But the long war on terrorism is far from over. Reviewing the terrorist plots that have been foiled since 9/11 can provide valuable information for understanding the nature of the threat, as well as best practices for preventing the next attack. The U.S. should also be ready to adapt its security strategies—such as to counter terrorist attacks by an increasing number of homegrown terrorists.

After Mumbai: Could It Happen Here? What to Do
By James Jay Carafano, PhD
WebMemo No. 2147
November 28, 2008

No Administration can guarantee it will stop every attack everywhere. But if America assumes the offensive, it can take the initiative away from the terrorists, lessen their chances of success, and mitigate the damage they cause.

Lessons from Mumbai: Assessing Armed Assault Threats to the United States
By James Jay Carafano, PhD
Backgrounder No. 2219
December 10, 2008

For three bloody days in November 2008, Indian police and military forces battled heavily armed and well-organized groups of terrorists who fanned out across the city of Mumbai. Armed terrorist assaults against populated areas will be neither an unprecedented nor a remote threat in the future, and Mumbai offers lessons for the U.S. in how to respond to such threats.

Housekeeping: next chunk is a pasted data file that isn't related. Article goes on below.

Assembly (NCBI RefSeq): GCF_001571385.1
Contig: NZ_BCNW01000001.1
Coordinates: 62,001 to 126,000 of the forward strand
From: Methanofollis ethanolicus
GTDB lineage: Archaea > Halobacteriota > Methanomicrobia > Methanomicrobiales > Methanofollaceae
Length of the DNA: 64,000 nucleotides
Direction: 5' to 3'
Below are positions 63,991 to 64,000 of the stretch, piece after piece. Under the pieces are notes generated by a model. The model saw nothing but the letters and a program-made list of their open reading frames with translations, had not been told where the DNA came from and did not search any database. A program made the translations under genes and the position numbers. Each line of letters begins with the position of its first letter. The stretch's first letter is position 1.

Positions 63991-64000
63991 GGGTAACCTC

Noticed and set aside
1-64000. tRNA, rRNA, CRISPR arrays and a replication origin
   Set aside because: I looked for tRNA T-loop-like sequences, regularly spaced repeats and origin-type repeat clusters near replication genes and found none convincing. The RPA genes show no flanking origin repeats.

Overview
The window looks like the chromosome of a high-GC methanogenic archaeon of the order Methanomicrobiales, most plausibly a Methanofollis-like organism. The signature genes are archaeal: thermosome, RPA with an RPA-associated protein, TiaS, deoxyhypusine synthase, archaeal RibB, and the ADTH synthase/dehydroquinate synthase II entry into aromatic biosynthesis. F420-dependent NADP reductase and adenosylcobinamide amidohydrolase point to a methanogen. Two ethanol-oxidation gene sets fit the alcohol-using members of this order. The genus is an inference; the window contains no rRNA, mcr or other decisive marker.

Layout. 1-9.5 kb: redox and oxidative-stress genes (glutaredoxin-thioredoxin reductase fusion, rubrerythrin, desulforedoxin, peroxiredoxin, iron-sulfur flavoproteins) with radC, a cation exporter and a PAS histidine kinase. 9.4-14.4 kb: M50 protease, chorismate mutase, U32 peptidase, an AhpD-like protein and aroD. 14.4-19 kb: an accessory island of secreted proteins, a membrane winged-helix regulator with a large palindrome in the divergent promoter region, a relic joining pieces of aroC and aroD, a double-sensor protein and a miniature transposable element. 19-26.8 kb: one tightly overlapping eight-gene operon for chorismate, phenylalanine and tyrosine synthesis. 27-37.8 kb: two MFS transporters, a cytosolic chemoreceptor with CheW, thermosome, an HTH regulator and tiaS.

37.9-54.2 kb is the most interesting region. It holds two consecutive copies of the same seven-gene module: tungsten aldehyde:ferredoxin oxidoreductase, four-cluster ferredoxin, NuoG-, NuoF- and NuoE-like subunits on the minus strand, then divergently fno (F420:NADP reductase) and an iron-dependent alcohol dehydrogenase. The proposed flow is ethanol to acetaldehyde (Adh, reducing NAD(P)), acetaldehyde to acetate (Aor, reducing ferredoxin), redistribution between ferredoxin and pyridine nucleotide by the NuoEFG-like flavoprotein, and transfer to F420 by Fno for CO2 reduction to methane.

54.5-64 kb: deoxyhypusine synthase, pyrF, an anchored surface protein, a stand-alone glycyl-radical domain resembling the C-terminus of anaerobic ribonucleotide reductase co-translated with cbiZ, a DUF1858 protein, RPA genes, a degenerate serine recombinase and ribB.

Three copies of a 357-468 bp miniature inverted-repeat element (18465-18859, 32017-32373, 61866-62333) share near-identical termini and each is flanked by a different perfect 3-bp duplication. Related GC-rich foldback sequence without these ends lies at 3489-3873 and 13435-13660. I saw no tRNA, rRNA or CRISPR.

The Domestic Counterterrorism Enterprise: Time to Streamline
By Michael P. Downing and Matt A. Mayer
Issue Brief No. 3748
October 3, 2012

Over the past decade, the domestic counterterrorism enterprise in the U.S. has added a significant amount of much-needed capacity. With that being said, the domestic intelligence enterprise should base future improvements on the reality that governments at all levels are fiscally in crisis.

Rather than add additional components to the system, law enforcement officials should streamline the domestic counterterrorism enterprise by improving current capabilities, leveraging state and local law enforcement resources and authorities, and in some cases reducing components where the terrorist threat is not high and the financial support is too thin or could be allocated more effectively.

BioWatch: Enhancing Biological Threat Detection
By Steven P. Bucci, PhD
Issue Brief No. 3661
July 10, 2012

In 2001, just one week after 9/11, letters laced with anthrax were found in the U.S. mail system, addressed to offices on Capitol Hill and major media outlets. In response, the newly formed Department of Homeland Security (DHS) deployed the BioWatch program, which seeks to detect the release of dangerous pathogens into the air, providing early warning to government and public health officials on the threat of a biological attack.

In the nearly 10 years since BioWatch’s deployment, however, perceived false alarms and program shortfalls have led some to question continued investments in the next generation of the program. While the continued threat of bioterrorism proves enough of a threat to justify further spending, in moving forward, DHS should better address these continued challenges.